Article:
Racial Discrimination Day: How Turkish Embassy’s ‘Jazz Diplomacy’ helped battle racism in US?

by Anadolu Agency


A Turkish ambassador and his two sons paved the way for racial integration in the US several decades before the Black rights movement began.

March 21 is annually observed as the International Day for the Elimination of Racial Discrimination, which originates in Sharpeville, South Africa, where in 1960 police opened fire at a peaceful demonstration, killing 69 people.

Several years later, the UN General Assembly proclaimed March 21 as the International Day for the Elimination of Racial Discrimination to honor the lives of those who died fighting for equal human rights for all in South Africa during apartheid, an institutionally racist system built upon racial discrimination.

The legal framework of the apartheid in South Africa was repealed by votes in 1991 but racism remains a global problem that millions of people face throughout the world every day.

However, the story of a Turkish ambassador and his two sons offers a beacon of hope as it shows the world that there is still a way out even during the darkest times.

Munir Ertegun, Türkiye’s second ambassador to the US who served between 1934-1944, and his two sons, Ahmet and Nesuhi, challenged racism in the US by inviting African-American jazz performers to the Turkish Embassy in Washington, D.C. during the 1930s and 1940s.

At a time when racism was at its peak in the US and segregation was in full flow as Black Americans were not allowed to sit next to whites in various places, the Turkish Embassy in Washington, D.C. broke down prejudices and opened its doors to these musicians despite warnings from some US politicians.

Among the many jazz musicians who were attending the concerts at the Turkish embassy were the most famous performers at the time, Louis Armstrong, Duke Ellington, Teddy Wilson, and Lester Young.

According to Maurice Jackson, associate professor of History and African-American Studies at Georgetown University, the Turkish embassy’s jazz concerts during the 30s and 40s were significant in the anti-racism fight in the US.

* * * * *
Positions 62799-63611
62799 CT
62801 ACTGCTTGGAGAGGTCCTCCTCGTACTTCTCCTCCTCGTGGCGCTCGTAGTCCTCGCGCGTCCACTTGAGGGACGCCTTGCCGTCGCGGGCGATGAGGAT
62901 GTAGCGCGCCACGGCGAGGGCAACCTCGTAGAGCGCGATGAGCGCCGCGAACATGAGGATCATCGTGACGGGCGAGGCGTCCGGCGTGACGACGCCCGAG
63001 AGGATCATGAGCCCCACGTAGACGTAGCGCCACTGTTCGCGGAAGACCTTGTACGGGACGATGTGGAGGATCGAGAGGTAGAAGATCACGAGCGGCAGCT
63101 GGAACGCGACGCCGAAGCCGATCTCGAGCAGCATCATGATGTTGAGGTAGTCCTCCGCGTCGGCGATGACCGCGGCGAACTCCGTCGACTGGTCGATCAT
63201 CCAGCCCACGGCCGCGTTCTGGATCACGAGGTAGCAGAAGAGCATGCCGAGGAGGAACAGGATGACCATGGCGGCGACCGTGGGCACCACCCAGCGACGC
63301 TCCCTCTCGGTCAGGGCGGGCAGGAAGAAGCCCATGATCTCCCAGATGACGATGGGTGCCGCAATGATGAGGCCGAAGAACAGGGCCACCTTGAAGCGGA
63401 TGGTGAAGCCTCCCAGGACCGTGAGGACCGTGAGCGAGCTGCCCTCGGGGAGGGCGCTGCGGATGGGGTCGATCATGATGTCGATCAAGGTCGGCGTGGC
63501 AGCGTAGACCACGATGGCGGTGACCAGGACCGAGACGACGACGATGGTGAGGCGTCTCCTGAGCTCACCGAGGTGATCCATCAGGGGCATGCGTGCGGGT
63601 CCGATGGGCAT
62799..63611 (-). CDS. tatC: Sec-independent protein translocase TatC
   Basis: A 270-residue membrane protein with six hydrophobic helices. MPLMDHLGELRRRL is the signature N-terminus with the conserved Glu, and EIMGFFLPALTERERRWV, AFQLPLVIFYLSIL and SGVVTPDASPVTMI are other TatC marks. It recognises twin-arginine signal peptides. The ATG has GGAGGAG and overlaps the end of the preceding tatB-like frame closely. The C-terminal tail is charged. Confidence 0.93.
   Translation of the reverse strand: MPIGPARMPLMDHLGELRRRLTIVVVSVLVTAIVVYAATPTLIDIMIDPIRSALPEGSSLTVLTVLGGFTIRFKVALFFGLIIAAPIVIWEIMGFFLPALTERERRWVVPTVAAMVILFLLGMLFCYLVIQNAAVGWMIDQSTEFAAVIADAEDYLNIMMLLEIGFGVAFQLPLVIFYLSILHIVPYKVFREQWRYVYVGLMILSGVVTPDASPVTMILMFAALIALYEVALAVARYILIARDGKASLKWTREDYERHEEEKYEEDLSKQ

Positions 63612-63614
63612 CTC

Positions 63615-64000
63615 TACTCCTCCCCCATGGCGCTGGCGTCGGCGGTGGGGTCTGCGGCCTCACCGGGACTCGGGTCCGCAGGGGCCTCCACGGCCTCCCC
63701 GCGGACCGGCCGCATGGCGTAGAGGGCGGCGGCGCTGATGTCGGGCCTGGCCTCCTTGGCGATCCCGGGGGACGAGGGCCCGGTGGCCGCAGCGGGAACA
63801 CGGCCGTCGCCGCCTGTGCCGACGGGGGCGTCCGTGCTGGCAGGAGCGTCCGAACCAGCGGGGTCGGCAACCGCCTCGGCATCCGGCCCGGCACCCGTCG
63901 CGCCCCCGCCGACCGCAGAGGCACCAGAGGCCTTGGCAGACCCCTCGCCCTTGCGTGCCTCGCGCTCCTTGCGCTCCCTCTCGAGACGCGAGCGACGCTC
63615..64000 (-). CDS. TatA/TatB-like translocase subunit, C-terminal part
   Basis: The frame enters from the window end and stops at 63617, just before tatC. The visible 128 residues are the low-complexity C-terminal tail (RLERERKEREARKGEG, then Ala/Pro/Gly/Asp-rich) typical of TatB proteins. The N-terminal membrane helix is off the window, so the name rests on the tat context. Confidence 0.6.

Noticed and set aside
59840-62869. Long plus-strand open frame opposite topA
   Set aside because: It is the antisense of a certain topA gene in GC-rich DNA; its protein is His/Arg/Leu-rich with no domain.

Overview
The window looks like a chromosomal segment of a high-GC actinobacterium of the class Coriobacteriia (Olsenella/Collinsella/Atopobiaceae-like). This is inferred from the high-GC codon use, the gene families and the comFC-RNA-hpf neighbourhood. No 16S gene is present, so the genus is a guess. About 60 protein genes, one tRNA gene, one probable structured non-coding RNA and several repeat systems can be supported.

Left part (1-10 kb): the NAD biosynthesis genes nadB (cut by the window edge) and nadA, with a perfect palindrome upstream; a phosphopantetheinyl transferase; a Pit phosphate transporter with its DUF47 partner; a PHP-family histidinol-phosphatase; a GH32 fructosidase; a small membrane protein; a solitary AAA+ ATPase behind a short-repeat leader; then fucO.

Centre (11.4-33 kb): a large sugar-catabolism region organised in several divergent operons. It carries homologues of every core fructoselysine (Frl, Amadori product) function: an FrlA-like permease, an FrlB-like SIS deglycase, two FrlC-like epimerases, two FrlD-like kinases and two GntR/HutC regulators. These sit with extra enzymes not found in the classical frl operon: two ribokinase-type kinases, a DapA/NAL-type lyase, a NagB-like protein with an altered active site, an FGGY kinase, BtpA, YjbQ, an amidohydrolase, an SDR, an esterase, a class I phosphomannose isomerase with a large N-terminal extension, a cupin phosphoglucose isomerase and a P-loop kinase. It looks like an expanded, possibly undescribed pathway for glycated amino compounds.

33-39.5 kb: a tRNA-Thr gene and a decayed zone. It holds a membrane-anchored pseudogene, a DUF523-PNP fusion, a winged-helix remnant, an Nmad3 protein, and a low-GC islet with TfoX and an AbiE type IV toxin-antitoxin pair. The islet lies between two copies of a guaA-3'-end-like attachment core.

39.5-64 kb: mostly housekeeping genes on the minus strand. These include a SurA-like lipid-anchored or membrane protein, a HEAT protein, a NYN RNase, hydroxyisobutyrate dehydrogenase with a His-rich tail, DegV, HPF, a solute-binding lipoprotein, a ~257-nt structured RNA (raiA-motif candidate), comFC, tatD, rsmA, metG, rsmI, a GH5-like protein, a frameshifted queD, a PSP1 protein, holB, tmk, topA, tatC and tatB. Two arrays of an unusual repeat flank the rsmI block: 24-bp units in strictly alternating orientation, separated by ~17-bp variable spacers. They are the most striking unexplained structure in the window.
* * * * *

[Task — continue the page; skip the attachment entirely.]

“The important thing is that what it did was to show people the possibilities, and after people saw that they would never go back,” Jackson told Anadolu when asked about how significant Ertegun brother’s jazz concerts were in terms of battling racism in the US.

“A couple of years after this concert, there was a protest at the US State Department,” he recalled, explaining that Black officers were not allowed to eat in the cafeteria at the State Department at the time.

Jackson said those were times when African-American opera singer Marian Anderson was not allowed to perform at Constitution Hall in 1939 because of her race.

Against the backdrop of such racial tensions, the Ertegun family organized jazz concerts and jam sessions at the Turkish ambassador’s residence at the Everett House in Washington DC, in a neighborhood that is home to many embassies and diplomatic buildings.

Noting other demonstrations against segregation of Black Americans at restaurants and public places, Jackson said: “The musicians set an example of what the possibilities were.”

When a US Senator complained to Ambassador Ertegun for allowing Black Americans to enter the embassy from the front door at that time, he responded by saying: “We take our guests in from the front door, whoever they are.”


Jazz concerts at Turkish embassy create ‘new venue’

The Ertegun brothers went further by organizing the city’s first integrated concert in 1942 at the Jewish Community Center on 16th Street.

“Two Muslim men bring Black music to a Jewish own institution. I don’t even know that happens today. So you see the progress,” Jackson said.

Those jazz concerts also created a “new venue” for Black people to record, Jackson said, adding that Ertegun Brothers ended up launching Atlantic Records in 1947, playing a role in the nurturing of the careers of many artists and bands, including Ray Charles, Aretha Franklin, Miles Davis, the Rolling Stones, and Led Zeppelin.

When asked about the role of those concerts in the African-American history, he answered: “Jazz in itself. Music in itself is not going to make the change.”

“It has to have a big sweep. And this helped create that big sweep”, he said.

“So when people saw this and so these Blacks going in there and people started thinking, well, perhaps we can do this,” he added.

“So it shows you can do a lot around the question of diplomacy. And this fell in the realm of jazz diplomacy,” Jackson said. ​​​​​​​

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